opposite of always review

I was kindly sent a copy of Opposite of Always by Justin A. Reynolds via Netgalley. All views are my own.

Jack Ellison King. King of Almost.

He almost made valedictorian.

He almost made varsity.

He almost got the girl . . .

When Jack and Kate meet at a party, bonding until sunrise over their mutual love of Froot Loops and their favorite flicks, Jack knows he’s falling—hard. Soon she’s meeting his best friends, Jillian and Franny, and Kate wins them over as easily as she did Jack. Jack’s curse of almost is finally over.

But this love story is . . . complicated. It is an almost happily ever after. Because Kate dies. And their story should end there. Yet Kate’s death sends Jack back to the beginning, the moment they first meet, and Kate’s there again. Beautiful, radiant Kate. Healthy, happy, and charming as ever. Jack isn’t sure if he’s losing his mind. Still, if he has a chance to prevent Kate’s death, he’ll take it. Even if that means believing in time travel. However, Jack will learn that his actions are not without consequences. And when one choice turns deadly for someone else close to him, he has to figure out what he’s willing to do—and let go—to save the people he loves.

Trigger warnings: death, hospitalisation

There will be spoilers in this review. 

I have a lot of mixed feelings about this book. I’ll start with the positives!

I like the time travel concept. Yeah, it’s not the most original in the world, but there’s something about it that I’m a sucker for. It’s a great structure for a redemption arc, as it allows our protagonist to change his ways, find new paths. (And yeah, our protagonist Jack really needed it. More on that in a minute.) It did make the novel a little bit repetitive, but I think the author strayed on just the right side of repetitive so it wasn’t boring. I will say that the pace of the novel was a bit slow, so if that bothers you, this might not be the book for you.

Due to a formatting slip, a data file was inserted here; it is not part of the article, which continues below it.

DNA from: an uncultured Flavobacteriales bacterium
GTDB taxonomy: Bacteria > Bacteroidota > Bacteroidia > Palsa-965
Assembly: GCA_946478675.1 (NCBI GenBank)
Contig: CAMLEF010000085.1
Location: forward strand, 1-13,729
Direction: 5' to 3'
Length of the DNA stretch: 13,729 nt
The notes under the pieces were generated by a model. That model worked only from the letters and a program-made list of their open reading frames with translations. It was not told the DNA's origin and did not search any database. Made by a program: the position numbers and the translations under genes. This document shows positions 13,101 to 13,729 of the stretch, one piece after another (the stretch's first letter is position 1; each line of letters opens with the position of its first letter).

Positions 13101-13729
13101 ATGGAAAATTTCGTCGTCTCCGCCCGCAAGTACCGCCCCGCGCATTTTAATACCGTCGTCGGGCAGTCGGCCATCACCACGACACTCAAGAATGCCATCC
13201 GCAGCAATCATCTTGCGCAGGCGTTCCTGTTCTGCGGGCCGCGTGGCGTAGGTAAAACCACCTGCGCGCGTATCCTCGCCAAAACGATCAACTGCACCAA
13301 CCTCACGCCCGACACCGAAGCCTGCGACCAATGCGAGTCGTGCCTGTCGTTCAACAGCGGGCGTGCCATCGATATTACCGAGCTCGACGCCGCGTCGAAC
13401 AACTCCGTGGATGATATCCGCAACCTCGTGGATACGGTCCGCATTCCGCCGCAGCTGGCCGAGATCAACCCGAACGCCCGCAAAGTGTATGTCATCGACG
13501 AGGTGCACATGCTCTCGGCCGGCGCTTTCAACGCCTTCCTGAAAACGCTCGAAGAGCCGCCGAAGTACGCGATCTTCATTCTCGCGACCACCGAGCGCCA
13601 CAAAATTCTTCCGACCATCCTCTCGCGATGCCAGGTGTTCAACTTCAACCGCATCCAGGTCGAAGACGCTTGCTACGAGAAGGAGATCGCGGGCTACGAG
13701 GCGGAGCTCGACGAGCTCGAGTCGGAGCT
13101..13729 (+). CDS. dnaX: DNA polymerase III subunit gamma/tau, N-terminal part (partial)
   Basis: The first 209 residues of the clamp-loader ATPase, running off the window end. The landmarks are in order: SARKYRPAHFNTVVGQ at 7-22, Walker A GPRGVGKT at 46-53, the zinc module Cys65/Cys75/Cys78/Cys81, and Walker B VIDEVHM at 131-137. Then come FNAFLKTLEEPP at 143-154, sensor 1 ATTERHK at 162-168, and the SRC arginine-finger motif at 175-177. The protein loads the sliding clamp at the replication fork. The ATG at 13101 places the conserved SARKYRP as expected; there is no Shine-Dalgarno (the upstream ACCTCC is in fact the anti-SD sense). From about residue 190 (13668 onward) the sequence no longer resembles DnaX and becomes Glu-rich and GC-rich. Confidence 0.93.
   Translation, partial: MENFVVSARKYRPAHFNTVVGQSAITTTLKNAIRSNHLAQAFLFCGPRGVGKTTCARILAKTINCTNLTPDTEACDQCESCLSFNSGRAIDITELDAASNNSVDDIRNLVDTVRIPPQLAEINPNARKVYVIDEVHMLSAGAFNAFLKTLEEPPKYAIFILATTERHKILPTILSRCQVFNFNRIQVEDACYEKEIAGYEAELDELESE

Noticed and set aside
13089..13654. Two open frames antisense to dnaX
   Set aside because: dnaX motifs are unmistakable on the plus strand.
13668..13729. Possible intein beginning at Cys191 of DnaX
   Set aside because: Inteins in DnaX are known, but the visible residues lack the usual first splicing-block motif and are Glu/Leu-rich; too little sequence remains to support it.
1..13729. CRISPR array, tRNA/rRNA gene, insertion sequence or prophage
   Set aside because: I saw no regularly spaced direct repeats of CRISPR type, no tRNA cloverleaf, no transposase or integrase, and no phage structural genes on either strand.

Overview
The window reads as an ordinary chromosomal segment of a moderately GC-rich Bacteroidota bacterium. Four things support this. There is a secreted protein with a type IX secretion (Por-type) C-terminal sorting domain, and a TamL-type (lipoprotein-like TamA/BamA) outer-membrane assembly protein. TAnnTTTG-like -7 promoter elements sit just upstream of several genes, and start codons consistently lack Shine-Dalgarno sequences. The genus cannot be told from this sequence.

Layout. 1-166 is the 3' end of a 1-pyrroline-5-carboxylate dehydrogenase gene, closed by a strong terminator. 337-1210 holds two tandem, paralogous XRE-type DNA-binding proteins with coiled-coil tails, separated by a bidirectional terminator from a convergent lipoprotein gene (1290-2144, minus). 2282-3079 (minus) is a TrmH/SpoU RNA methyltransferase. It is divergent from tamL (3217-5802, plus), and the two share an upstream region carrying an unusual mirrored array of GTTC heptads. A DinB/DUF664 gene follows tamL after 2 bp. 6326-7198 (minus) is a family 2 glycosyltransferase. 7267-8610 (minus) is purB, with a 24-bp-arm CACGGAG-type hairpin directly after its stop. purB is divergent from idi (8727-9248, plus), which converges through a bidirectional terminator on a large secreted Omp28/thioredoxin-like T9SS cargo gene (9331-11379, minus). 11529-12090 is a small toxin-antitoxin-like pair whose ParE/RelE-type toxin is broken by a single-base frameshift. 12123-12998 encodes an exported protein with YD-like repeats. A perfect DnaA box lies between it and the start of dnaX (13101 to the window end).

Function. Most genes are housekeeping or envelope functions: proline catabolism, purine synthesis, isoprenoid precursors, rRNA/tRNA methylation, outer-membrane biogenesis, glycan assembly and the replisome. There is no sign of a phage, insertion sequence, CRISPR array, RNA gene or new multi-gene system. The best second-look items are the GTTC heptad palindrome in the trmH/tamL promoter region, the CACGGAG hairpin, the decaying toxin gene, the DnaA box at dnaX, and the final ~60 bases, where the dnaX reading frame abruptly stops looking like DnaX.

I also really enjoyed the theme of friendship in this novel. Jack’s friends Franny and Jillian are actually amazing. Franny in particular is a very well-rounded character, who I was a little bit in love with. He’s one of those characters with a heart of gold, and honestly I wish that he was in a different book, because he doesn’t deserve the way that Jack treats him throughout this one.

Jack’s love interest, Kate, is also brilliant. I want her to be real so I can be friends with her. It could be said that she’s a bit of a manic pixie dream girl, but I still liked her nonetheless. She has sickle cell, which she dies from a couple times throughout the book. I didn’t know much about this genetic disease, and particularly its prevalence within the black community.

But Jack himself? He’s a dick. As soon as he meets Kate, his priorities completely shift. He treats his friends, particularly Franny, horrendously. Like I get making sacrifices for loved ones, but I don’t think it should be at the expense of other people. He also completely takes advantage of Franny’s dad, who has recently returned home from jail. And all in order to save Kate – and therefore also further his own personal development. And although he does get better, Jack spends too much of the novel being ridiculously selfish for me to like him at the end.

Overall, this book was okay. I liked the fact that it was a romance between two black protagonists, and the side characters were great. It was just Jack and his selfishness that disappointed me.

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